HEY, JOE LIEBERMAN: What Part Of ‘The American Public Wants A Public Option’ Don’t You Understand?


REUTERS: Most Americans would like to see a “public option” in health insurance reform but doubt anything Congress does will lower costs or improve care in the short term, according to a poll released on Thursday. The survey of 2,999 households by Thomson Reuters Corp shows a public skeptical about the cost, quality and accessibility of medical care. Just under 60 percent of those surveyed said they would like a public option as part of any final healthcare reform legislation, which Republicans and a few Democrats oppose. MORE

CBS NEWS: During the 2008 elections, Joe Lieberman attended the Republican National Convention in St. Paul, Minn. and pulled a Zell Miller, delivering a rousing speech – for Lieberman, that is – supporting supporting John McCain over Barack Obama for president. Back in the old days, such an act of party disloyalty would have been automatic justification for banishment to political Siberia. But after their election victory in November, the Democratic leadership held its collective nose and cut a pragmatic deal: Lieberman, now a self-styled “independent minded Democrat” got to keep his chairmanship in the caucus, his chairmanship of the Senate Committee on health-care-lobbyjpeg.jpgHomeland Security and Governmental Affairs and his seniority – thanks in no small part to support from then President-elect Obama. In return, the Democrats wanted Lieberman to remain loyal in case they ever needed to derail a Republican filibuster. Now we know how that worked out. On Tuesday, the Connecticut Senator became the first Democrat to warn that he would not support cloture if any health care reform legislation includes a public option. MORE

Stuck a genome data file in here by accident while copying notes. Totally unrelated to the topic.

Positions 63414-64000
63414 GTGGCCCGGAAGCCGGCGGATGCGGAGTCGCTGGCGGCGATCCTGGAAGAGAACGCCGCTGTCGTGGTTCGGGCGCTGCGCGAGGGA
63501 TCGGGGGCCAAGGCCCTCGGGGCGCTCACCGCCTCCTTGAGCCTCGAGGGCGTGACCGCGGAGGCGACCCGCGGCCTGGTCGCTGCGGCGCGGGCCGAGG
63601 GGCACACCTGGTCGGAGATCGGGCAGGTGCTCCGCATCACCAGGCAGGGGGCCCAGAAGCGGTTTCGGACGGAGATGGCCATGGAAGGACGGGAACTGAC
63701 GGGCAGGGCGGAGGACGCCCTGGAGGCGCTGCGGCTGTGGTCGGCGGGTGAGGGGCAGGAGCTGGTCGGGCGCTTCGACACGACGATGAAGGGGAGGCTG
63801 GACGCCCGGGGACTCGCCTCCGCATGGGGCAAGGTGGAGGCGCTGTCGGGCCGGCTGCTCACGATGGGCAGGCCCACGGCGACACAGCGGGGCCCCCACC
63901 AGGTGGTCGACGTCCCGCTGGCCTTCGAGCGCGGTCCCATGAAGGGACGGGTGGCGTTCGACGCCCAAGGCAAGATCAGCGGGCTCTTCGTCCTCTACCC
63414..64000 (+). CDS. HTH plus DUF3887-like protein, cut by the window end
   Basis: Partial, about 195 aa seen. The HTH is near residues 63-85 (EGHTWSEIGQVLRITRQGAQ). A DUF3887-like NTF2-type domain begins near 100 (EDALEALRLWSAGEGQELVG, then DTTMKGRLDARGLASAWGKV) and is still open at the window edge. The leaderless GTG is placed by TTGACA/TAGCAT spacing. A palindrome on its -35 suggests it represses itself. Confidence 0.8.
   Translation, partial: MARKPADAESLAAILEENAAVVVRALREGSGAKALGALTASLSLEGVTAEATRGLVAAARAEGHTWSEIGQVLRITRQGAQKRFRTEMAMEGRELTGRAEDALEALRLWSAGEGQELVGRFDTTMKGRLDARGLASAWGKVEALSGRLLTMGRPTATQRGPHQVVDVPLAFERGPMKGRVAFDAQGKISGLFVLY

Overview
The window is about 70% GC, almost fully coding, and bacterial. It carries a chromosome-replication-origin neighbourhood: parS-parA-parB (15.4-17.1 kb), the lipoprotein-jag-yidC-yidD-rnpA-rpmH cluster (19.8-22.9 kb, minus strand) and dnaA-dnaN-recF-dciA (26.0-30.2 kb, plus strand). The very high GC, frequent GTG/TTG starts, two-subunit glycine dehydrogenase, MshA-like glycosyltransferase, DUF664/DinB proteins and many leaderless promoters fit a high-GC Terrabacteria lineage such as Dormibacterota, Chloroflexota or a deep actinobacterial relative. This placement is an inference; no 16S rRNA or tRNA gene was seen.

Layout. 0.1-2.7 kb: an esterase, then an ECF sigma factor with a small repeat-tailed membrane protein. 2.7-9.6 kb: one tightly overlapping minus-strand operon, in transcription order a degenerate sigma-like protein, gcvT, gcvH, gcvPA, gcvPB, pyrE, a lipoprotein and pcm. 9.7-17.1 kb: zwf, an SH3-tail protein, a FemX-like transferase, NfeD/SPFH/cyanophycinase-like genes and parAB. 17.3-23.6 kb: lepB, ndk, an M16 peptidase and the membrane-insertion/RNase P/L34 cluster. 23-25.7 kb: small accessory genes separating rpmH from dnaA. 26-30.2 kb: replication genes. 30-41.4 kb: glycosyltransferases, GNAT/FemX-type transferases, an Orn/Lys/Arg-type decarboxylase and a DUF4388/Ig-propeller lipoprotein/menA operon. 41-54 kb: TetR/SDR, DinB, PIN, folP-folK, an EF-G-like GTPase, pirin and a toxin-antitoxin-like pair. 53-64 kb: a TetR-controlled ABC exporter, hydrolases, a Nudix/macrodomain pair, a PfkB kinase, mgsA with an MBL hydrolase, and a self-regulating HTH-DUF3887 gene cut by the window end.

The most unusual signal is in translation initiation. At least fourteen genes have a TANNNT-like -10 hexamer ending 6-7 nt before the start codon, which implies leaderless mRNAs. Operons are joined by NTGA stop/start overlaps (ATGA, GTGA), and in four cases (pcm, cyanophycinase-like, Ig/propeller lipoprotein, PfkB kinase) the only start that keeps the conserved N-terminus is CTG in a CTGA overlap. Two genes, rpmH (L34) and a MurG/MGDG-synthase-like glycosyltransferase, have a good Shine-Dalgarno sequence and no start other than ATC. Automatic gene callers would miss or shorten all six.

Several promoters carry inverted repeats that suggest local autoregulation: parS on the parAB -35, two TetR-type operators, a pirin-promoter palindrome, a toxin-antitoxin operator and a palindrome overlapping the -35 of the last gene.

RELATED: Just as Holy Joe wants to make the cloture vote a referendum on the bill’s passage, Democratic leaders ought to make the cloture vote a referendum on Lieberman’s seniority within the caucus. A vote “no” on cloture should be a vote “no” on retaining seniority status, and with it not only his chairmanship but also his entire slate of committee choices. Whoever is next on the wait lists for Armed Services, Homeland Security, and Small Business gets bumped up onto those committees, and Lieberman gets whatever assignments are left after the other 59 members of the caucus have filled the resulting openings. Presumably, that would give Lieberman the junior seats on, say, the Rules Committee, the Special Committee on Aging, and the Joint Committees on Printing and the Library. Maybe someone on Reid’s staff — or maybe Schumer’s, since this is more his style — can sort through the committee requests, run the numbers, and quietly pass on to Lieberman the list of committees he would be left with if his seniority were reset to zero as of the day of the cloture vote. Then let Joe see if the GOP is willing to kick any of its own members off of the committees he wants in order to make room for him. If he can cut that deal, fine. If not, then Holy Joe can contemplate exactly how to keep sufficient corporate money coming in to his campaign for 2012 if he has to spend the next three years sitting in the back of the room on the crappiest committees in Washington. MORE